What is in a name? Connotation weighs more than denotation. My son is currently in middle school, and any child in his school will tell you that words matter. It’s about at that point in life that we humans learn that lesson if we have not learned it sooner.
I struggle with the word ‘assessment’ mostly because it seems to call attention to something that teachers are doing all the time, and in calling attention to it, it suddenly feels weird. It’s like how normal teaching can be until you realize that you have had a string of mucus laying alongside your nostril for the entire class period. That happened to me last week. It was such a good class until I got back to my office and met my horror. Suddenly, it wasn’t a good class at all, all for a lack of self-knowledge and a tissue. I wondered why someone hadn’t told me that I needed to wipe my nose. Then, I realized I hadn’t asked. With assessment, it’s true you often have to ask to see if you’re getting the results you want.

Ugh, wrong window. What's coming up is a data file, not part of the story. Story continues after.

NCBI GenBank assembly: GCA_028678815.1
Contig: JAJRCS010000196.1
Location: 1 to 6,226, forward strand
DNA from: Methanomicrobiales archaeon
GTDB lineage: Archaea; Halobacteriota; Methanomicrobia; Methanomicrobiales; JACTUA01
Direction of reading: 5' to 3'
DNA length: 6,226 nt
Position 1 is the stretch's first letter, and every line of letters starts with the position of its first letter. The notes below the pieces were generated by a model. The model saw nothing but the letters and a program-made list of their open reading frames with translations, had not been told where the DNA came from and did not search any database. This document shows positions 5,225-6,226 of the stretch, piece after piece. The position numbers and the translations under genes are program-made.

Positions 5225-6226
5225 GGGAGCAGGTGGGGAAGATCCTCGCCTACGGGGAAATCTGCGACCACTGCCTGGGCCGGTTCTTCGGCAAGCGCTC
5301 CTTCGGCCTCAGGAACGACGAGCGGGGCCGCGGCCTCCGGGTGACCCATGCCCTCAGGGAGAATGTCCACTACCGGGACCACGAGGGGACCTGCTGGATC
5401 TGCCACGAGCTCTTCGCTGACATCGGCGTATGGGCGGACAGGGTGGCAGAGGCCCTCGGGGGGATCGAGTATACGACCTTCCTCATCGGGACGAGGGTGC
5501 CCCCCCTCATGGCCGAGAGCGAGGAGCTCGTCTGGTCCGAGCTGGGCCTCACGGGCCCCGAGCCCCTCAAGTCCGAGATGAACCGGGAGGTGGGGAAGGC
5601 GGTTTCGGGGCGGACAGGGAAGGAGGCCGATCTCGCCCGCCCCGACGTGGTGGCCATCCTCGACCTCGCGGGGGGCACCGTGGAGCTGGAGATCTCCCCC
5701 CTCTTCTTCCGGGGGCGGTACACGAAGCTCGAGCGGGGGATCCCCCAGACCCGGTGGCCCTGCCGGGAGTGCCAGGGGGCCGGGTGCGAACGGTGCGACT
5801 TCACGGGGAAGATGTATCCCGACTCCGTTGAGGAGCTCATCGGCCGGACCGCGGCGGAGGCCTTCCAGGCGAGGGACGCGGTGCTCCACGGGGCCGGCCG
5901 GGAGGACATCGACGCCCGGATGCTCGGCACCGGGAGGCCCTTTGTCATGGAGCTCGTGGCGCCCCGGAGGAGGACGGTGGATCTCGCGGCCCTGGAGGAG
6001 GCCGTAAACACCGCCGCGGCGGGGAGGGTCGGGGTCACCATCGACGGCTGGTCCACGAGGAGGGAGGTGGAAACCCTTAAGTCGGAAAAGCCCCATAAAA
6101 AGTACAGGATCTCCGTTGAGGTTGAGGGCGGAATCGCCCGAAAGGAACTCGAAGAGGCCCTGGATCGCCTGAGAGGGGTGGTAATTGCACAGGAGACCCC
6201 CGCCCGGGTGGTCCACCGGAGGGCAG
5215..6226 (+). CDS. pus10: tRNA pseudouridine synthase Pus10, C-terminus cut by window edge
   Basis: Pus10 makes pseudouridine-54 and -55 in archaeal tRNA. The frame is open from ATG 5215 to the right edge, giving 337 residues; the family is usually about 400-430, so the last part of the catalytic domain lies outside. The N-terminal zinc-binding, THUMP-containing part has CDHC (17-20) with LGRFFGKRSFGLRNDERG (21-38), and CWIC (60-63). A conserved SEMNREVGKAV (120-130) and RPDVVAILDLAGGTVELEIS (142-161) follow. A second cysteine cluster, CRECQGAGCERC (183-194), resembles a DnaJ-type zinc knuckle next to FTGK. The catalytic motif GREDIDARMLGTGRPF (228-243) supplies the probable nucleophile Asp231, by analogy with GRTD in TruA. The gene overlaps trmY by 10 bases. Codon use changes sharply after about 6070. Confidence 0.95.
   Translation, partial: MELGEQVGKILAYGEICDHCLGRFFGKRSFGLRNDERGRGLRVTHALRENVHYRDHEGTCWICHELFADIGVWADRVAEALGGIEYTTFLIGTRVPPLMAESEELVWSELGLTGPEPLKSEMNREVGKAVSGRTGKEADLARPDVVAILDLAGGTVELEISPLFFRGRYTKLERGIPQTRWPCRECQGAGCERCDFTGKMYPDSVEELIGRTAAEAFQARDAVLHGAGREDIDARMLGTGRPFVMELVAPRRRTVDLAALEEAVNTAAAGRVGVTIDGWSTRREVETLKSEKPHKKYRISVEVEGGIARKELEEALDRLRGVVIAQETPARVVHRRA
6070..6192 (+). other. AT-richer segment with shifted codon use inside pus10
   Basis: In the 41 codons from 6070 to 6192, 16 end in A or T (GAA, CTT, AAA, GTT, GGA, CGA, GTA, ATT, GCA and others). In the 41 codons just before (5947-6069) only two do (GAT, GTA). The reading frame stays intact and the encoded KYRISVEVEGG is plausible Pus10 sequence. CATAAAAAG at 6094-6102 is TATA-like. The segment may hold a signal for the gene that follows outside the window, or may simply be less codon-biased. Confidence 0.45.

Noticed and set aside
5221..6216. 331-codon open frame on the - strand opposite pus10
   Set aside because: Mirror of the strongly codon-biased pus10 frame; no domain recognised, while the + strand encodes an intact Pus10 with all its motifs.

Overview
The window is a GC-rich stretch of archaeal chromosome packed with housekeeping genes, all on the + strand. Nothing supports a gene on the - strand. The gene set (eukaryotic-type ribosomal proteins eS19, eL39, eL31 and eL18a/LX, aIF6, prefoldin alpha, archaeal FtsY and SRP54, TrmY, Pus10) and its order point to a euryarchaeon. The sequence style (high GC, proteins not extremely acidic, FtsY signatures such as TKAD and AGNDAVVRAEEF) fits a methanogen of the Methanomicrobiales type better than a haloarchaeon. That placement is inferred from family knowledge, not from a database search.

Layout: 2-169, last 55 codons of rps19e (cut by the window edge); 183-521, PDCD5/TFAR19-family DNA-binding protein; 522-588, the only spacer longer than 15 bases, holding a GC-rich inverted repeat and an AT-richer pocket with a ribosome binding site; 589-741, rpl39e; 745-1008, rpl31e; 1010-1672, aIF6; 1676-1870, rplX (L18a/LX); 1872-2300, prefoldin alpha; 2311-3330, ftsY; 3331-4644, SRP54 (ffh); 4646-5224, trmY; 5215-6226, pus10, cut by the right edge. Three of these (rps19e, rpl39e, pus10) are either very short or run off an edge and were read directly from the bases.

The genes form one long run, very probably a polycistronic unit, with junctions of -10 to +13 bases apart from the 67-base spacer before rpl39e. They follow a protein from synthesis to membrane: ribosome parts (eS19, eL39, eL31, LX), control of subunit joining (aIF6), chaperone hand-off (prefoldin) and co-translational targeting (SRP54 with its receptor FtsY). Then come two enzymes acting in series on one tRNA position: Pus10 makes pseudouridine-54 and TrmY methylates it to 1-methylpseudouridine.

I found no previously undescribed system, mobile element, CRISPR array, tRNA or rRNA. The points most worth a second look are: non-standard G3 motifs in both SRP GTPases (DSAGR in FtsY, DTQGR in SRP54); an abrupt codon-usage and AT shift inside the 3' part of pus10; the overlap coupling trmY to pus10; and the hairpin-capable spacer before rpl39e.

Notice that I don’t say that I struggle with assessment. I don’t. I only struggle with the word, and, since I am a word person, that matters to me.
I would say that when I’m teaching I’m assessing every moment. I am reading my students’ faces, their body language, I am listening to what they say and what they don’t say — every gesture and utterance can be a clue when you are teaching for determining how the moment/the lesson/the material can be done better. Then, of course, you can also ask, and oftentimes, I do.
I wish assessment could be called ‘what we are all learning with some specific details’. But I expect that’s too long a phrase. I wish it could be called “overt questions with answers about learning.” I wish it could be called, “check point of understanding.” I wish it could be called “measuring student growth.” Or, “measuring instructor growth,” as it’s that, too. I wish it could be called anything but ‘assessment.’